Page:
Anne Gibson

Property editor of the NZ Herald

Chinese migrant sued for more than $300,000

Yong Xin Chen is being sued more than $300,000 for abandoning her Greenlane home (pictured). Photo / NZ Herald
Yong Xin Chen is being sued more than $300,000 for abandoning her Greenlane home (pictured). Photo / NZ Herald

Dark glasses-wearing Chinese migrant Yong Xin Chen, being sued for more than $300,000 after abandoning her leasehold Greenlane property, broke down crying yesterday under cross-examination by the Cornwall Park Trust Board's QC Matt Casey.

He was asking her about the allegedly poor state of the $2.4 million house at the centre of the case in the High Court at Auckland, quizzing the Orakei mother about the board's access difficulties when arranging an auction via Harcourts, asking about unmowed lawns, the place being in a bad state, a noise control complaint and the mosquito-infested swimming pool.

Chen was unable to speak clearly and gulped back tears as she described her serious illness and how her husband Yue Lin had a malignant tumour.

Casey asked Justice Rebecca Ellis if a break was needed but Chen said she could carry on.

Speaking passionately in Mandarin translated by interpreter Albert Deng, Chen denied 21 Maungakiekie Ave, backing onto Cornwall Park, was in a poor state when the board tried unsuccessfully to sell it although she later conceded lawns were unmowed, mail uncleared and said her family had two Alsatians there.

"I was in poor health, my husband was in poor health and my daughter was associating with a boyfriend," Chen said of the time when difficult negotiations were going on with the board from 2009 to 2011.


Shanshan Lin is seen here walking into court with her mother. Photo / NZ Herald

Shanshan Lin, Chen's daughter, also took the stand, telling how relatives from China also lived with her family at the house, particularly at the time her mother was ill.

Casey asked Chen if some time before mid-2011 she was not living at the house to which Chen agreed the family sometimes lived at their other multi-million dollar place at 2 Titai St, Orakei, moving between the two places.

She told how "guests" lived at Greenlane and a recently separated woman with a young child lived in the downstairs flat. Casey asked her about renting the place out to AUT students but said said the residents were either friends of her husband or daughter. Casey said Auckland Council handled a complaint about the mosquito-infested pool, writing to her at the Orakei address, evidence she lived elsewhere and rented out Greenlane, which leaseholders were banned from doing.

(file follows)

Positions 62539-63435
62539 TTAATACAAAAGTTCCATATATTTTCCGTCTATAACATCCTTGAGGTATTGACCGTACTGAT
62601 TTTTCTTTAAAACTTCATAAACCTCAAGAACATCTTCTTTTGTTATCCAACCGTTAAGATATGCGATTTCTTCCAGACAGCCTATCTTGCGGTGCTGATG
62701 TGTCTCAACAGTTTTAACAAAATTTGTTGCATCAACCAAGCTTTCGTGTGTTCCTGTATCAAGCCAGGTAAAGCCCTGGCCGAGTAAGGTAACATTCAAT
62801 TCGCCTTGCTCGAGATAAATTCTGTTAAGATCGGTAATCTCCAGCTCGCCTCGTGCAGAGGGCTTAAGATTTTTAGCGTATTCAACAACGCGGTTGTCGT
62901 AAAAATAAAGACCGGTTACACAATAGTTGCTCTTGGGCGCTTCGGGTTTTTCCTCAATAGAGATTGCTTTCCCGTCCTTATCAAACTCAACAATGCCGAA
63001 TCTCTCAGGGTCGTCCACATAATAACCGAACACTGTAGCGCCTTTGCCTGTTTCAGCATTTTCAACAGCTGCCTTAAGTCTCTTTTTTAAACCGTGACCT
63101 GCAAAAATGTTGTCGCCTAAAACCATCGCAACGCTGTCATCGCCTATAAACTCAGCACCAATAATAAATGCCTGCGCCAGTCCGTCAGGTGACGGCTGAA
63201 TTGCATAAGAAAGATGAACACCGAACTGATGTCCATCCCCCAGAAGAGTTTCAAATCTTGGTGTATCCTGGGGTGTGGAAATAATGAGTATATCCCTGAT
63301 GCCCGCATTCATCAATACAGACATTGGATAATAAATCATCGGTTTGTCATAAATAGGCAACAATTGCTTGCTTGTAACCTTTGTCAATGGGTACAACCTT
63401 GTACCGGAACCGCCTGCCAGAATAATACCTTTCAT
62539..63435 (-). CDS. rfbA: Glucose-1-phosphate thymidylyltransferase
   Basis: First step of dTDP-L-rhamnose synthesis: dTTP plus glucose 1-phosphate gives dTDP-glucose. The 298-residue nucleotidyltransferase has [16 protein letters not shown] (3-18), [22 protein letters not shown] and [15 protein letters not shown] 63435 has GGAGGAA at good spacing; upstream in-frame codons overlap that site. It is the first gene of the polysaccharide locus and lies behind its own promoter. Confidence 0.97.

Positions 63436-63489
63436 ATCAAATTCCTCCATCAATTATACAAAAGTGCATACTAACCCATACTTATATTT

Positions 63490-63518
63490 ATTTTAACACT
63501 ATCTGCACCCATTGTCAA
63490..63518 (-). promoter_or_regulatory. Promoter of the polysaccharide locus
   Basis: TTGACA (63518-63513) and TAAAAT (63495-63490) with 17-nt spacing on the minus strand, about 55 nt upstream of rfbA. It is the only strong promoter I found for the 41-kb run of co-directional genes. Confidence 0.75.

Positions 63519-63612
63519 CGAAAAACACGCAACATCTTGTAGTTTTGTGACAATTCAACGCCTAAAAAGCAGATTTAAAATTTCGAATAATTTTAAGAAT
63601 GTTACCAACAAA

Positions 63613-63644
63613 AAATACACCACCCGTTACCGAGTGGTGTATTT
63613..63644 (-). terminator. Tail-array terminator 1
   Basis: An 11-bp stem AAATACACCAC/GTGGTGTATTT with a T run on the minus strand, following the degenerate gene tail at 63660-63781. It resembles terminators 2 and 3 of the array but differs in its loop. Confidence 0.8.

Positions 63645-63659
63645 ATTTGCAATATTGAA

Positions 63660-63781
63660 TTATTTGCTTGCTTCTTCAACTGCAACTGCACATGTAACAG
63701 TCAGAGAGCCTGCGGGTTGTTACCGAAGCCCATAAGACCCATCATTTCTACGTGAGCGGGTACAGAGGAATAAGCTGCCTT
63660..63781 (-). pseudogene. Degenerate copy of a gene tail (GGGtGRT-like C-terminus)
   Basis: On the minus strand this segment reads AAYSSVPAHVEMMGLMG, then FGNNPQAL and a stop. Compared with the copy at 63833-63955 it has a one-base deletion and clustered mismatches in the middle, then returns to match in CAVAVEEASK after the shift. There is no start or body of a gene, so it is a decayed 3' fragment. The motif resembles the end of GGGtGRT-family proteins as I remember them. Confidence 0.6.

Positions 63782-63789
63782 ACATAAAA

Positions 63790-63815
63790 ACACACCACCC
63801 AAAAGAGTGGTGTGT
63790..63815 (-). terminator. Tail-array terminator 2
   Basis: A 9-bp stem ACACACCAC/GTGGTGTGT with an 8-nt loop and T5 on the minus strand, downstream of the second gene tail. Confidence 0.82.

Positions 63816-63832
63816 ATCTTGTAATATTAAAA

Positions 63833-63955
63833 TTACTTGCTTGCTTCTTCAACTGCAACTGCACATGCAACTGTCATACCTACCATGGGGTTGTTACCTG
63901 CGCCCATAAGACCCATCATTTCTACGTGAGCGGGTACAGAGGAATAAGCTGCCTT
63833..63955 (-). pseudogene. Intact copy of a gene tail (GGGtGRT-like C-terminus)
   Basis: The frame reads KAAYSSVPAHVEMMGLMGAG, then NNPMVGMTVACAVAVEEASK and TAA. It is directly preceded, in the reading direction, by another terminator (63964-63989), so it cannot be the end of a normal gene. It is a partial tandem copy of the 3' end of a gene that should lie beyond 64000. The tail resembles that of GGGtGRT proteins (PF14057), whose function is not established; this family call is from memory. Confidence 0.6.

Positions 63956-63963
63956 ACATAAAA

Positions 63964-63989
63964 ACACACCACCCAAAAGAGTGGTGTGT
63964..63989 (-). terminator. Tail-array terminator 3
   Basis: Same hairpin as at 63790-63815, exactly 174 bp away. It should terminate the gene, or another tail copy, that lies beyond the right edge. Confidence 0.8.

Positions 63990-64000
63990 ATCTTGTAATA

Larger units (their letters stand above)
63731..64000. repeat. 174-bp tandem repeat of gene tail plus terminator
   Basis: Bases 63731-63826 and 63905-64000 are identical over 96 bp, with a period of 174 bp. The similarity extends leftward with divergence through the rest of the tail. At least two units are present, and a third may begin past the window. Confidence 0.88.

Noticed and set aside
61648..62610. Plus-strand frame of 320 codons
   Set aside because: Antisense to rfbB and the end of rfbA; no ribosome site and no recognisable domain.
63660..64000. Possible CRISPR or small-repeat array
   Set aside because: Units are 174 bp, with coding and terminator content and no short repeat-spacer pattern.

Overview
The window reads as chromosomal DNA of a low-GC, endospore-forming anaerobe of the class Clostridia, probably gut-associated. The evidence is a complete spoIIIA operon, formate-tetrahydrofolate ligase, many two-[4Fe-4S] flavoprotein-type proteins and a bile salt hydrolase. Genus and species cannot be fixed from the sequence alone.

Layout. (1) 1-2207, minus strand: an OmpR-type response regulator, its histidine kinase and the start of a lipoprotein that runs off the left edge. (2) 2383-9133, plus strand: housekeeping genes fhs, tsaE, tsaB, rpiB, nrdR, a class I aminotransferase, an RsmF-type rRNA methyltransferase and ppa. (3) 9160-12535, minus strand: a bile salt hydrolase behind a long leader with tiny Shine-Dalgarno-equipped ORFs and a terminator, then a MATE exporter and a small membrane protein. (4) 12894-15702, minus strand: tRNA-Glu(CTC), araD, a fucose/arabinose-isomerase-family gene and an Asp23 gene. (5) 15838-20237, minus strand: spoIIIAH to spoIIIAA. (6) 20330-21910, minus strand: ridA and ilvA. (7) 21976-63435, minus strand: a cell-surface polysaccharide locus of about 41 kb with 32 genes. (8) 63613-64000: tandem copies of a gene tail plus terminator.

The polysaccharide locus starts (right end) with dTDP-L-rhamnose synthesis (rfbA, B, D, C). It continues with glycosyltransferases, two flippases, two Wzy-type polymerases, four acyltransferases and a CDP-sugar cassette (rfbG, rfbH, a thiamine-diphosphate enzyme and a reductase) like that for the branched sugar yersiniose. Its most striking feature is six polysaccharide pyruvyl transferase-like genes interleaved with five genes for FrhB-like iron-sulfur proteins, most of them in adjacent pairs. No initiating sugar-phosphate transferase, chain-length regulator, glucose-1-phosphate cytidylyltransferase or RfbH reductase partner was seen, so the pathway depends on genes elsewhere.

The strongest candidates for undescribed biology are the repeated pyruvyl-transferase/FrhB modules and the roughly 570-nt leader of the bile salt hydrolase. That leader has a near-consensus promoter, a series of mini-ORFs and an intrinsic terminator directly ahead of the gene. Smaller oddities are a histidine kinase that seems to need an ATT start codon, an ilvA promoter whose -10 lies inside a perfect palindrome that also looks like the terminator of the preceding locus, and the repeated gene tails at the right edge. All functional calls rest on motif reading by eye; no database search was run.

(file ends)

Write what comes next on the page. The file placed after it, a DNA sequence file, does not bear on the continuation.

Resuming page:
Casey also asked why she did not fix the roof in 2005 when she moved in, to which she said it was not leaking back then.

Casey asked how it was she only had two invoices for the extensive work she said claimed at the house but she said she had not expected to be asked to prove that work. Chinese trades people, found via Chinese newspaper, did that work, some paid in cash to avoid GST, Chen said.

Other businesses charged more and took too long to come, Chen said. Casey said professionals charged GST so their fees would naturally have been higher, to which Chen agreed and said she saved money by paying cash and avoiding GST.

Casey said Chen and her husband Lin were experienced property developers who would keep records but Chen said not for small work.

Chen said she bought a new gas stove, rangehood, dishwasher, waste master and new laundry cabinets and sink but Casey asked where many valuable fixtures had gone after she left. Chen said the place had been burgled and a neighbour's house was burgled two to three times.

Casey asked her about "becoming very angry" when told she could not freehold the place but Chen denied that. Casey asked her about getting angry when told the $8300 a year rent was going to $73,750 a year and could not be negotiated but Chen said she believed she had co-operated with the board.

Chen said the board could have sold her the land "but you refused to negotiate. It's not fair you should ask me to pay all this money retrospectively. I believe it's unreasonable. I think everybody present here would find this incredible. I don't think it's consistent with the original donor of Cornwall Park or the purpose of Cornwall Park as a charitable organisation," Chen told Casey, although the judge advised her to limit her answers.

Casey said she so aggrieved that she was not going to leave anything valuable in the house but Chen said that was incorrect. Casey said she took the stove, dishwasher and vanity units "because at the time you were very cross with the board in the way they had treated you" but Chen said she had loved the property.

- APNZ

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